Sunday, October 6, 2013

Getting Our House in Order

Hey guys,

Today marks 60 days until my 30th birthday. It's been a somber week for me. I've been thinking a lot about one of my peers who passed away and was laid to rest yesterday. He was in the band with me in high school and later we ended up working at the same place. He was 27.

As much as I'm thinking of him and his family, I'm also thinking of myself a lot. Not in some vain self-centered way but rather introspective. We all know in the back of our minds that things like this happen everyday to people of every age. Somehow though we're always blind-sided when it hits close to home.

It's been a very long time since I've had to deal with death directly. My maternal grandfather passed away when I was very young so I wasn't really cognizant of the swirl of activity that went into taking care of his final arrangements. 20+ years later I'm finding out that a lot of the assets that my grandfather left behind ended up being squandered due to ignorance. I don't mean ignorance to say stupid or foolish, but rather literally not knowing how to handle it. For my friend it's a much different matter. I can't say that I knew his financial situation but I can't imagine him being flush with cash. He's young, worked two part time jobs and had no dependents. At the company we both work for all employees are allowed benefits including basic life insurance with the option for supplemental coverage. His second job was a delivery driver for a major pizza chain. Due to the nature of that job I would assume he had coverage there as well. I haven't heard anything about the family needing to take donations so I'm hoping the proceeds were enough to cover his funeral costs. If that changes I'll post a link here.

I don't handle funerals well (I'd skip my own if I could)  so I chose not to attend but I heard that his mother spoke of her older son with great poise and dignity. I wouldn't want to put myself in her shoes but I must. In the worst case scenario, being a parent is a double-edged sword. You're faced with the possibility that either you could outlive your children and not be in a position to give them dignified arrangements or something untimely could happen to you and you have nothing to leave behind to help care for them. Even worse you could end up leaving behind debt they have to pay, which is what I'm afraid will happen when my maternal grandmother passes. I'm learning that, as much as I hate to  think about things like this, it's best to be as prepared as possible.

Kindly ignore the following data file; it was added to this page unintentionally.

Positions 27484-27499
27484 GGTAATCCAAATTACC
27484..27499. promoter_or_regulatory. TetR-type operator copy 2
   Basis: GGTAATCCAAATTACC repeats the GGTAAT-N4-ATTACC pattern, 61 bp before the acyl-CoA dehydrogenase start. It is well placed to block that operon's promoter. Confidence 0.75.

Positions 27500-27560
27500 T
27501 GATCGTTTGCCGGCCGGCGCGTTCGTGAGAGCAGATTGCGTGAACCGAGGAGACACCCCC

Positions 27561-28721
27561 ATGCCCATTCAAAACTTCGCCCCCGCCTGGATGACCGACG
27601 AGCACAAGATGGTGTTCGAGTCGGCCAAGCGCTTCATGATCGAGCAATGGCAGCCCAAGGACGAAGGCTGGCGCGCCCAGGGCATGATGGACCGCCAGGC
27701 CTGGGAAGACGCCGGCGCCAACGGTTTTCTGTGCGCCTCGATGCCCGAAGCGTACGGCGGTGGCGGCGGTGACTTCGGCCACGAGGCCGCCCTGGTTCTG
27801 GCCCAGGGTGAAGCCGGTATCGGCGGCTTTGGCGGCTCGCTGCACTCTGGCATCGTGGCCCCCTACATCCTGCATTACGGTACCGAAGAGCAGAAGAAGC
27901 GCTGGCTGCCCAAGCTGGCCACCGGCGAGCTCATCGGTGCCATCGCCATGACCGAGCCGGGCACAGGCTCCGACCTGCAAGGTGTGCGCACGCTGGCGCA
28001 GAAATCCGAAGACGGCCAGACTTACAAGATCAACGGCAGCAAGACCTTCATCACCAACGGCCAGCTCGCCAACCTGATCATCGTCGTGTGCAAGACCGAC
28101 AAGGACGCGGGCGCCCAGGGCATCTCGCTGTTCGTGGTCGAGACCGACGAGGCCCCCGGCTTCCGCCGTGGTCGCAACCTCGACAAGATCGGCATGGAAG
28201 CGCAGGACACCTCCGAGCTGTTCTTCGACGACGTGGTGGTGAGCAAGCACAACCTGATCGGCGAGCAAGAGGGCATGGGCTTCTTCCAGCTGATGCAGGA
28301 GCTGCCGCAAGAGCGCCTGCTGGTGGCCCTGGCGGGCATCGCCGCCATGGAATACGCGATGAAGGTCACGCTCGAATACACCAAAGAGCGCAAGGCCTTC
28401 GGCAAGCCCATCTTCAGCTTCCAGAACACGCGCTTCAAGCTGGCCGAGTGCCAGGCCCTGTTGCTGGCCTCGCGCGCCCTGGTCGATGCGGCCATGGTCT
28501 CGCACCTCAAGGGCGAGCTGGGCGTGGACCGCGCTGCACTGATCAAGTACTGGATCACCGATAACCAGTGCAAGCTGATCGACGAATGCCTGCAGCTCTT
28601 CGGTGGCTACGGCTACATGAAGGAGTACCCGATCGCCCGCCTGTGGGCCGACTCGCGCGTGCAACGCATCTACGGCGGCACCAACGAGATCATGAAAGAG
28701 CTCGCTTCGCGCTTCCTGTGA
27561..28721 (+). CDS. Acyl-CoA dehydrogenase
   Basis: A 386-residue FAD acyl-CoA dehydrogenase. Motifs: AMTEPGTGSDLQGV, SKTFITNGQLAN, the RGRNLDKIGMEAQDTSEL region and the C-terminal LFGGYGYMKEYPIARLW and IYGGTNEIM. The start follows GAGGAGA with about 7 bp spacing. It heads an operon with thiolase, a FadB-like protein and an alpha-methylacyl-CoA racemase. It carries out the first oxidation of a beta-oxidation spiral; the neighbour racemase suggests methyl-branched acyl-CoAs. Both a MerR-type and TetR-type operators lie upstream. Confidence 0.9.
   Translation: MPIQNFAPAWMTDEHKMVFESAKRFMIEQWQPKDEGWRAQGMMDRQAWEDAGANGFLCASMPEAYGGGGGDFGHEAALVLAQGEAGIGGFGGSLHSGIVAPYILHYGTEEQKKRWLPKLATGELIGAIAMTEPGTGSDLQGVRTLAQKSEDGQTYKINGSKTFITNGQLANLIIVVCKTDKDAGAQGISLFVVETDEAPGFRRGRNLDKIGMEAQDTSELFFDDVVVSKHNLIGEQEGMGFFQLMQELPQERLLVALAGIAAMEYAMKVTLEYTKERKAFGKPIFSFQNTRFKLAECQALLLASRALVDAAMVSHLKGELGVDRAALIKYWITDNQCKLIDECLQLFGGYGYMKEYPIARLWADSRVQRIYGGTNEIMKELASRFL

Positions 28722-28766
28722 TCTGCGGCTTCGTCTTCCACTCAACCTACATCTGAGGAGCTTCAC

Here's a quick list of some of the key goals I want to take care of between now and the end of the year in case the inevitable happens ahead of schedule:
  • Draft a will/living will. If you have any children and/or assets a will is crucial. It seeks to make sure that all of your wishes are met and that your family is taken care of should something happen to you. Without this the courts can intervene. Your possessions and your kids can end up with people you didn't wish to leave them to. A living will takes the pressure off your loved ones if you're in a prolonged incapacitated situation with no hope of recovery. I would never want my son to have to make a decision like that. This should be reviewed and updated as major life events occur.
  • Compile a list of all assets. This will include all of my banking and brokerage account numbers, my vehicle identification number, Internet passwords and appraised value of any collectibles I have (namely my baseball cards). I tend to tuck money away in lots of different places so when the time comes I want to make it all easy to locate. This should be reviewed and updated every six months to a year.
  • Open a 529 account. Even when people have the best intentions things often go awry when a large sum of cash is involved. I wouldn't want to trust my son's care giver a large sum of money in the hope they the would earmark it for his education. Opening a 529 college savings account will take the guesswork out of that. There will be a later post on my process for choosing one.
  • Get a fireproof/waterproof box. All of the documents mentioned above and more will be placed in the box for safe keeping. That way, should something happen to the place that I live, all information is still obtainable.

Today's video is in memory of Brandon Hill, my band brother and co-worker. I'm in there somewhere. I'm not 100% sure if he is (this would put him in 8th grade) but we've played the hell out of this song on the field many times. It was always one of our favorites. I also understand that he had another side hustle helping to advertise for the discount blog Live Life Half Price. Click through the link to check it out.
Rest in Power, lil' bro.


  1. I don't remember him. what did he play?

    1. He played trumpet. Don't know if you would remember him.

  2. This post publicly displays your wisdom and elegance when it comes to your writing. I found myself able to take away some good points in terms of getting my life in order as well, especially now that I have a little one. Keep up this blog and RIP to our classmate.

    1. Thanks so much. I'm really enjoying doing this. I'm learning a lot.